The new indirect tax regime has increased compliance cost. In the pre-GST era, the tax (value added tax or VAT), service tax, and central excise) authorities would match the data submitted by a taxpayer with the billing and purchase information. But under the new regime, the onus is now on the taxpayer to upload the invoice and make sure the input credit claim is reconciled or he would end up paying a penalty.

Unlike in the previous VAT regime, where the dues could be paid with an interest penalty, under GST there is no leeway. The government has cracked the whip on revenue collectors to meet the direct tax target of Rs.13.4 trillion ($187 billion) for FY20 as collections in the eight months to November has grown a dismal 5% against an expected 17%. Further, with the Supreme Court giving a free hand to GST officials to arrest a defaulter even without having an FIR registered, is giving small companies the chill. It is estimated around 10 million GST-registered entities are not filing their returns in time. Besides, in FY19, 1,620 cases of fake invoices involving fraudulent input tax credit claim of Rs.112 billion, resulted in the arrest of over 150 persons. According to authorities, tax evasion of Rs.900 billion a year could be taking place through circular trading, that involves selling and buying of goods through fake invoices without actual movement of goods, resulting in an inflated turnover and pocketing of higher input tax credit.

The Federation of Indian Export Organisations (FIEO) has urged the government not to paint all traders by the same brush, because of a few who might have abused the facility. “I have given up on fresh deals. My reputation has also been hurt as no new business will come to me until I clear some dues,” reveals Shah of Shreeji. In the current system, if a company hasn’t paid GST dues in time and a potential client punches in the company’s GST number, a red tick would indicate the company is a defaulter. “That causes a reputational damage, which is not necessarily of my making,” laments Shah.

Credit, please!

When cash flow is thinning out, easy availability of credit would have helped. But loans extended to micro and small enterprises have contracted by over 4% in the current fiscal, from Rs.3.75 trillion in March 2019 to Rs.3.58 trillion as of October. This is because of a series of defaults in the non-banking financial company (NBFC) space and increasing risk aversion among banks.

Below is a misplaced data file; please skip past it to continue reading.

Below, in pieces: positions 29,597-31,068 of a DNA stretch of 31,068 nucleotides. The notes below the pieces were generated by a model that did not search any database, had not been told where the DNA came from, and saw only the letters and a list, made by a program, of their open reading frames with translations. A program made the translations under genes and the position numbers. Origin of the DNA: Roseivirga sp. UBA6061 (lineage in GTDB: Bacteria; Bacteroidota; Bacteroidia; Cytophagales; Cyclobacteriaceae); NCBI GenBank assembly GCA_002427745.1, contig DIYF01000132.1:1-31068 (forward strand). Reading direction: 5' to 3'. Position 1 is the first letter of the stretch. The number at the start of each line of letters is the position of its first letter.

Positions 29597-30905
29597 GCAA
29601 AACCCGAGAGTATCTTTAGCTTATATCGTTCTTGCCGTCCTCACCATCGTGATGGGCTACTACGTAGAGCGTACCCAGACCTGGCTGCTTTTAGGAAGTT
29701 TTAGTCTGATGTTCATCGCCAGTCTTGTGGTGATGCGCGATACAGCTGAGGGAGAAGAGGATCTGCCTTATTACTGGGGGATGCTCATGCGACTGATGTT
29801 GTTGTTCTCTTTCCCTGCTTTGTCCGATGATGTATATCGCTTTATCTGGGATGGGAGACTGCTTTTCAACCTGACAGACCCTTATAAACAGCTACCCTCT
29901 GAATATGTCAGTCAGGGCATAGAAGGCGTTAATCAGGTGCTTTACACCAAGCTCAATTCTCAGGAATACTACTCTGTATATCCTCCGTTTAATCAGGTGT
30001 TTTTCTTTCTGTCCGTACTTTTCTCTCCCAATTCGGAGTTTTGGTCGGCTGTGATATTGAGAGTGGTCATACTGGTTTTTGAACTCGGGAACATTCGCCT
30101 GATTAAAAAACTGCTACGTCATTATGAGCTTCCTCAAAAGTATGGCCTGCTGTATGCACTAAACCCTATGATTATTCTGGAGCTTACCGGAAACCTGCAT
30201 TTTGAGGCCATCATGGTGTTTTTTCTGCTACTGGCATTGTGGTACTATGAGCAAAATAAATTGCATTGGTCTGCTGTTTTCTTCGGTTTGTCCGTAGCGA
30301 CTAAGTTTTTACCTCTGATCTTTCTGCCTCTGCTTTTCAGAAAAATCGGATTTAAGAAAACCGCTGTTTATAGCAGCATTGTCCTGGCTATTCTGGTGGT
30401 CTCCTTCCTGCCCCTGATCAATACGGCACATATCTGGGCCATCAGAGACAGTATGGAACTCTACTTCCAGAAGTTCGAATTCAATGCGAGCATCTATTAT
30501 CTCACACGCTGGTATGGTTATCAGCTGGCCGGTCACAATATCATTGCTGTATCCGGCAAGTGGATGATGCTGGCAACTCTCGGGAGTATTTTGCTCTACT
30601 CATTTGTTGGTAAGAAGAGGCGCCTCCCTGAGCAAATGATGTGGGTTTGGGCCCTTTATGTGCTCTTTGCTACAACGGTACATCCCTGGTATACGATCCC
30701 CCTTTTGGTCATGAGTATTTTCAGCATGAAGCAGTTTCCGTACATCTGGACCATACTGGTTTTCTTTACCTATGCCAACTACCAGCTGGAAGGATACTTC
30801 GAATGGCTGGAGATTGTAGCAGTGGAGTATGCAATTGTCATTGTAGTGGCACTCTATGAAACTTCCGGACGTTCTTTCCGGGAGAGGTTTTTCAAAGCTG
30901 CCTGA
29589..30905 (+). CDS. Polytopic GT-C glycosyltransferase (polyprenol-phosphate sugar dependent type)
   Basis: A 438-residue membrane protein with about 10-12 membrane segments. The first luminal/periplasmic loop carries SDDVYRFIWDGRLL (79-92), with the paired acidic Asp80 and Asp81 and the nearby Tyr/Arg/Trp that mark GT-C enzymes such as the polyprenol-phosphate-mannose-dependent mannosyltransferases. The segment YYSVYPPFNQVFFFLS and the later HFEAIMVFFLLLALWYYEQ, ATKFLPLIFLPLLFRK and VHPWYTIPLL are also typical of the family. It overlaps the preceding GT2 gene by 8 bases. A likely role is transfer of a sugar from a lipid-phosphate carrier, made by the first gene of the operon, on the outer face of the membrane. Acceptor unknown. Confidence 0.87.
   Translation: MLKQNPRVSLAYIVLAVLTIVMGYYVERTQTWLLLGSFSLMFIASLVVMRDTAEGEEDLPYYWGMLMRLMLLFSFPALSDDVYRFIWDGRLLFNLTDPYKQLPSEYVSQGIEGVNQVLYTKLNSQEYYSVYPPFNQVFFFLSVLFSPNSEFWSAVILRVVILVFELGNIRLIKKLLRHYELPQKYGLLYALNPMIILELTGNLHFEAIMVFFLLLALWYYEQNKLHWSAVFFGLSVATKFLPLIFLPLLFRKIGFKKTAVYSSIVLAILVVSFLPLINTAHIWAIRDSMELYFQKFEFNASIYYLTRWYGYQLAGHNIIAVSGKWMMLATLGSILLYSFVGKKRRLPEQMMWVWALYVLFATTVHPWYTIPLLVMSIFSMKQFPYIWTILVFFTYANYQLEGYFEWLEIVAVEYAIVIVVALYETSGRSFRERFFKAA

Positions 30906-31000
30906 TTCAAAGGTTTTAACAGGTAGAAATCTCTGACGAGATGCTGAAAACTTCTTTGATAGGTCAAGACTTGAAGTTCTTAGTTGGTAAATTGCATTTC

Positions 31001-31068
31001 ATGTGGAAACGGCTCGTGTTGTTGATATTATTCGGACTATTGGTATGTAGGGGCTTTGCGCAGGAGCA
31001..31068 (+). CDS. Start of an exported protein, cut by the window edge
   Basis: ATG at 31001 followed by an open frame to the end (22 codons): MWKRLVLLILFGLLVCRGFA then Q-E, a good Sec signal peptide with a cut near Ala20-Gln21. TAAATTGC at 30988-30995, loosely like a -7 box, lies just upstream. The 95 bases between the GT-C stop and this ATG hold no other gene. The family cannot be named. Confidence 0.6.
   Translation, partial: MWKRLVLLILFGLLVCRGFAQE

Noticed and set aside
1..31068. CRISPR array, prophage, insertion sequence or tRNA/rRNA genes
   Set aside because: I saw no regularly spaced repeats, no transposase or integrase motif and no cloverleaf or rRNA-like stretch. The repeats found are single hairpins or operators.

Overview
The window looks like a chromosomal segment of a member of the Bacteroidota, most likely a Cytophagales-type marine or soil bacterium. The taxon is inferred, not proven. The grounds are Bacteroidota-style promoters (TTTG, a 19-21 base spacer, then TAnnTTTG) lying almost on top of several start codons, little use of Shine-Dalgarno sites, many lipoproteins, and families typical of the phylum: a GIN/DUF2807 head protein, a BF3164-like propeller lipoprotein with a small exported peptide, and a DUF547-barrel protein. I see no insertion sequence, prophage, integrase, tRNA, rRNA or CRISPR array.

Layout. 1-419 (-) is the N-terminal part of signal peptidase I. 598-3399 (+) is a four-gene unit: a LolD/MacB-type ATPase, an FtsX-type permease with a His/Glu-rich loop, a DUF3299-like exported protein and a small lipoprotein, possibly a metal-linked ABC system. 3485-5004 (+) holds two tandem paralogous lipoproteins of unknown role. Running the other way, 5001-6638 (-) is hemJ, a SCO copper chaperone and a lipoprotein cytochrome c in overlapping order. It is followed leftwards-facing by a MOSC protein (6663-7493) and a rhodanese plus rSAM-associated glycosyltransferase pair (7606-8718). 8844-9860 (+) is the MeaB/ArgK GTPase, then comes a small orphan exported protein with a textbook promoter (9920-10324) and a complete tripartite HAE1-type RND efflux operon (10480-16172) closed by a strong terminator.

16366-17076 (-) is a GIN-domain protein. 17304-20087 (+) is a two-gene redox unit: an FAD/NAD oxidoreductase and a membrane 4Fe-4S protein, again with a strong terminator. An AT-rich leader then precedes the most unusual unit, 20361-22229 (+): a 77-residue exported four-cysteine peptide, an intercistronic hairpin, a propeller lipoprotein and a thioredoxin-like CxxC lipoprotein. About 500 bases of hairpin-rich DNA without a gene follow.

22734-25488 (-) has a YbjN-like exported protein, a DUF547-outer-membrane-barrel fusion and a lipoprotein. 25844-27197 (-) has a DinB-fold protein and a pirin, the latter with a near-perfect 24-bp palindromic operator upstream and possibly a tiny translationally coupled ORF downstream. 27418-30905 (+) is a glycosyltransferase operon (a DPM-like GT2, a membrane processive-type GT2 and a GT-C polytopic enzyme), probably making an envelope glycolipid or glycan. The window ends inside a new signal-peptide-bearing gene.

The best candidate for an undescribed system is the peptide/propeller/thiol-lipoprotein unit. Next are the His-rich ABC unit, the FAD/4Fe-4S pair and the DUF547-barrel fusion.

There is the Credit Guarantee Fund Trust for Micro and Small Enterprises (CGTMSE), which was launched in 2000 for MSMEs. Under this, businesses are to be given collateral-free loans and the trust guarantees repayment up to a certain limit to creditors. But banks are still pushing for collateral. “Banks are coaxing borrowers to sign an affidavit that they don’t want to pay the guarantee fee (which is essential to get a collateral-free loan under the scheme) and, hence, the loans would be considered with collateral,” says Badish Jindal, who runs a steel re-rolling unit in Ludhiana. He is also the president of Federation of Punjab Small Industries Association (FOPSIA). Interest rate, too, is not what is promised under the scheme. “Banks are charging MSMEs interest from 10.5% to 13%; besides levying 1-1.5% guarantee fee for availing loans under the scheme, in addition to 1% renewal fee. Hence, a Rs.1 million loan costs more than 15%,” he says.

“For all the big talk, of the country’s 65 million MSMEs, less than 0.001% (around 100,000 units) are getting direct benefit of all the MSME schemes,” Jindal says, adding that 30% of more than 200,000 MSME units in Punjab have already turned sick. The association has closely looked into the working of the CGTMSE and found that the number of beneficiaries reported is exaggerated. As of 2010, the total loans sanctioned under the scheme was Rs.48 billion and, in the same year, the RBI allowed banks to bring all collateral-free loans under the credit guarantee scheme, resulting in the outstanding surging to Rs.1.28 trillion over the next seven years. Further, FOPSIA points out that banks are also taking into account all the commercial vehicle loans given to MSMEs to gloss the numbers.

Banks seem to be implementing the scheme half-heartedly, but this attitude may be coming from conflicting instructions they are receiving from the central bank. Though they are being nudged by the RBI and the finance ministry to disburse credit, they have also been cautioned to go easy on small-ticket loans. The latter has come from concern over the quality of Mudra loans. At a recent industry event, RBI deputy governor MK Jain told bankers, “While such a massive push [Mudra loans] would have lifted many beneficiaries out of poverty, there has been some concern at the growing level of non-performing assets among these borrowers. Banks need to focus on repayment capacity at the appraisal stage and monitor the loans through the lifecycle much more closely.” According to reports, bad loans under Narendra Modi’s flagship scheme, Pradhan Mantri Mudra Yojana, has doubled to Rs.164.81 billion in FY19 from Rs.72.77 billion in FY18.